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Alchemical Laboratory Notebooks and Correspondence

George Starkey—chymistry tutor to Robert Boyle, author of immensely popular alchemical treatises, and probably early America’s most important scientist—reveals in these pages the daily laboratory experimentation of a seventeenth-century alchemist.

The editors present in this volume transcriptions of Starkey’s texts, their translations, and valuable commentary for the modern reader. Dispelling the myth that alchemy was an irrational enterprise, this remarkable collection of laboratory notebooks and correspondence reveals the otherwise hidden methodologies of one of the seventeenth century’s most influential alchemists.

378 pages | 4 halftones | 6 x 9 | © 2004


History: American History, Discoveries and Exploration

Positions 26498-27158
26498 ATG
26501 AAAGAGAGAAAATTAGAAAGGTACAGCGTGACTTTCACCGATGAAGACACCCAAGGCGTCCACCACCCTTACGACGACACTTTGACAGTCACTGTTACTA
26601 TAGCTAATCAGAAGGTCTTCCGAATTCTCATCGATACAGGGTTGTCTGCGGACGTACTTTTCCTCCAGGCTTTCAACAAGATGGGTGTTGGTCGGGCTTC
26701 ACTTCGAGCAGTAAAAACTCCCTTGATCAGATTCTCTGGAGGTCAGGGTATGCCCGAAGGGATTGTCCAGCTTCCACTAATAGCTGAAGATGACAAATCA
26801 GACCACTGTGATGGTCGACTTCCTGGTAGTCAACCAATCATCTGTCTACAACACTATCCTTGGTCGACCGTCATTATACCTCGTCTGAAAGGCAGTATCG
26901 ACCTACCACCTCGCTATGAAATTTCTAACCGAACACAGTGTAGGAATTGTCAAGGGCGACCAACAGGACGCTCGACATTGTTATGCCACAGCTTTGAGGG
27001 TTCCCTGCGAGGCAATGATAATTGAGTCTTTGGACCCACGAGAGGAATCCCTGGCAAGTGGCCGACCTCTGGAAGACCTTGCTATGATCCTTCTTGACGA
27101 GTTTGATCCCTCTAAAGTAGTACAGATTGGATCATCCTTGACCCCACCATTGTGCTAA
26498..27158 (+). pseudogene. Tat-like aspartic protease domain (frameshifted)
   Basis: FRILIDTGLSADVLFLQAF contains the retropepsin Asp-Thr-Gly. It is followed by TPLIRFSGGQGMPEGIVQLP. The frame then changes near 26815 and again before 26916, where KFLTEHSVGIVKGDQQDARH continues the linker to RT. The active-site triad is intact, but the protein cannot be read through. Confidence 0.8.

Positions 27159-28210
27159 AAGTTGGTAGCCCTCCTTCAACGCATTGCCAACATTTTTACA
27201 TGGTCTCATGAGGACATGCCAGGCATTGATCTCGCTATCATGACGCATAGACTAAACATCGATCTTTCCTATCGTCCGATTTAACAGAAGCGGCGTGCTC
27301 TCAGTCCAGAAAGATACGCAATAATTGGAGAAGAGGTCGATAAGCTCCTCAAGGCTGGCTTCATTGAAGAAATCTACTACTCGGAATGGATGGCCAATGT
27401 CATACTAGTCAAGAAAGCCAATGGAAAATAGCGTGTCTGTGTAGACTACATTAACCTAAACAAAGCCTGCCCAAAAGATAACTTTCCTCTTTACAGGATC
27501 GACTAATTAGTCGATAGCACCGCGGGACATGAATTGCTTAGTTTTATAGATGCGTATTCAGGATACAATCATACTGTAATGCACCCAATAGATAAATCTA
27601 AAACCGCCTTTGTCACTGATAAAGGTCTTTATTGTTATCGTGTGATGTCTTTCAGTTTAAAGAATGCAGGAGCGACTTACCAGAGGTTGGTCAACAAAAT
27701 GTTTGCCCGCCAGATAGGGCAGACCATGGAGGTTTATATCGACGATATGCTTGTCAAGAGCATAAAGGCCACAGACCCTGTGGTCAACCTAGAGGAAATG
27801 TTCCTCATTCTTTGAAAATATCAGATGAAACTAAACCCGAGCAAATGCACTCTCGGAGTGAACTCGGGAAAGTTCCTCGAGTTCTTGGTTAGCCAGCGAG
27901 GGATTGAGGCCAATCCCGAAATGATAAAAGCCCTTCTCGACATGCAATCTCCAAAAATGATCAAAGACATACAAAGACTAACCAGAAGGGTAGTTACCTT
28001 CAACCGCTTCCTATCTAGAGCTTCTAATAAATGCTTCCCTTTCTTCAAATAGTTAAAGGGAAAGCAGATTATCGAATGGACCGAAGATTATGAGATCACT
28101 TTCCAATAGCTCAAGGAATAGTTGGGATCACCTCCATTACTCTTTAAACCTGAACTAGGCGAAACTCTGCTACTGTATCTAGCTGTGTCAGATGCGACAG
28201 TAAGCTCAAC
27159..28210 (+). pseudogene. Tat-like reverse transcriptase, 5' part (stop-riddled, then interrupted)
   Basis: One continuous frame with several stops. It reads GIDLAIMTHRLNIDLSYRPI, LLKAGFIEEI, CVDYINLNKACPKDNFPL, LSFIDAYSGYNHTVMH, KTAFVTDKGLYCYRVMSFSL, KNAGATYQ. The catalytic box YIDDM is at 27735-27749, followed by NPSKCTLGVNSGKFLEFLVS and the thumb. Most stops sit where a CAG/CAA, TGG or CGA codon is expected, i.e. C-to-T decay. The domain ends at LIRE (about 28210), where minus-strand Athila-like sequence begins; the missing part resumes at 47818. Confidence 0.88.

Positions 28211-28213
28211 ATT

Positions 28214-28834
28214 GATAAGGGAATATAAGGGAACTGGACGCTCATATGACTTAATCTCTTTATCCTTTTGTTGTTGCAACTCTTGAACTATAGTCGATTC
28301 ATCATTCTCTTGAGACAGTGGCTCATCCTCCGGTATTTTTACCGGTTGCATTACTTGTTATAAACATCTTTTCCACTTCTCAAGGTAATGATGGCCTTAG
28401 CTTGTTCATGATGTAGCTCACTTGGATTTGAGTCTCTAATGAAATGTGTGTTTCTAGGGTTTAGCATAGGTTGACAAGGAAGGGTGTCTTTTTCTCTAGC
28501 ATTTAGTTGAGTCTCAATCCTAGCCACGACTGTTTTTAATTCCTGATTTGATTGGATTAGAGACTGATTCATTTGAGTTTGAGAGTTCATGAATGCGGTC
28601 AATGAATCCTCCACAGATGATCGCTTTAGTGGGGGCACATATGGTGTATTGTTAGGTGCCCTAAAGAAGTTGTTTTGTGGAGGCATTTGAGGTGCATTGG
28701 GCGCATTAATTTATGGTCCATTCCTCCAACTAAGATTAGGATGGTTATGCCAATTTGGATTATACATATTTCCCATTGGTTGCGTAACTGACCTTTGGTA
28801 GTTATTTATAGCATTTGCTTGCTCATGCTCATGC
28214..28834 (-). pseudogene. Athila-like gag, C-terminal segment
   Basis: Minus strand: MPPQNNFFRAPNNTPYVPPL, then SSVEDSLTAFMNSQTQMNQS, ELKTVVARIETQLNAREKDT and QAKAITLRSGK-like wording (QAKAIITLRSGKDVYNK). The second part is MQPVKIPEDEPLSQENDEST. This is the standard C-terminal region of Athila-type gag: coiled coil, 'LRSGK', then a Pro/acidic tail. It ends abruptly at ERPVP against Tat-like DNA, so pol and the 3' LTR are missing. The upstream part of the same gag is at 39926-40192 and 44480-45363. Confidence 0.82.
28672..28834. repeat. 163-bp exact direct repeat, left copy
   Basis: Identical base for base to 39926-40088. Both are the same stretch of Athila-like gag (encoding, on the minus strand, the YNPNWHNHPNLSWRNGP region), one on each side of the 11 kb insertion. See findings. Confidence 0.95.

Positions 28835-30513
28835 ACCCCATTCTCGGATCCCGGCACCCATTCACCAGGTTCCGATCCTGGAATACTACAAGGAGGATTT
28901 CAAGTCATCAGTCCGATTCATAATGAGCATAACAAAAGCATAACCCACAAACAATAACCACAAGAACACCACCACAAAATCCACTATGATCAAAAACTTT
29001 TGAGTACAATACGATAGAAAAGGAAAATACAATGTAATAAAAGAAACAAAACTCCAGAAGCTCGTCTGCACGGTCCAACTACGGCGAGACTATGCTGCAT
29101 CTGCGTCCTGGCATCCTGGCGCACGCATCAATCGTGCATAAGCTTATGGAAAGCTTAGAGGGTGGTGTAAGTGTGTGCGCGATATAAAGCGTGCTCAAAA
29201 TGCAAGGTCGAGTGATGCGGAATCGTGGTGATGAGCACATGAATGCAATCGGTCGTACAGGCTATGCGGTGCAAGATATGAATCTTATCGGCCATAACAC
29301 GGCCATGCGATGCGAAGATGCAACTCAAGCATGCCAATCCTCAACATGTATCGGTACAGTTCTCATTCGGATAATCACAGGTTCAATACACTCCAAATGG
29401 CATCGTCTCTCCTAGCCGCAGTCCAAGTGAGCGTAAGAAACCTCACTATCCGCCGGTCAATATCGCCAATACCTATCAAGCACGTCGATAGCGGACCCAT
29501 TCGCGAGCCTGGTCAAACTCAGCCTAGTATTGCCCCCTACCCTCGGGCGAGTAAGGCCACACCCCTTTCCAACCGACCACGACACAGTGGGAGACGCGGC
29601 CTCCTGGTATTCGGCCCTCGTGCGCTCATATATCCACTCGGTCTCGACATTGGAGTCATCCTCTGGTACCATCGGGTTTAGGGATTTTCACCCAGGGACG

History of Science

Table of Contents

Editorial Practices
Brief Chronology of Starkey’s Life
1. Letter to John Winthrop, Jr., 2 August 1648
2. Laboratory Notebook Fragment; before Spring 1651
3. Letter to Robert Boyle, Containing "The Key"; ca. April/May 1651
4. Letter to Johann Moriaen, 30 May 1651
5. Laboratory Notebook Fragment, Late 1651
6. Letters to Robert Boyle, January-February 1652
7. Laboratory Notebook Fragment; February-March 1652
8. Letter to Samuel Hartlib, Undated (ca. 1651-53)
9. Letter to Frederick Clodius, Undated (ca. 1652-53)
10. Laboratory Notebook, ca. July-August 1653 and January-March 1656
10A. "A Perfect Day Booke," 11-14 December 1655
11. Laboratory Notebook, ca. August 1653-March 1656
12. Laboratory Notebook, ca. November 1654-August 1656
13. Prefaces to the Epistle to King Edward Unfolded, 1657
14. Laboratory Notebook Fragment, 1658
15. Autobiographical and Laboratory Notes, September 1658 to 1660
16. Letters to Philip Frith, January-May 1663
Chymical Symbols

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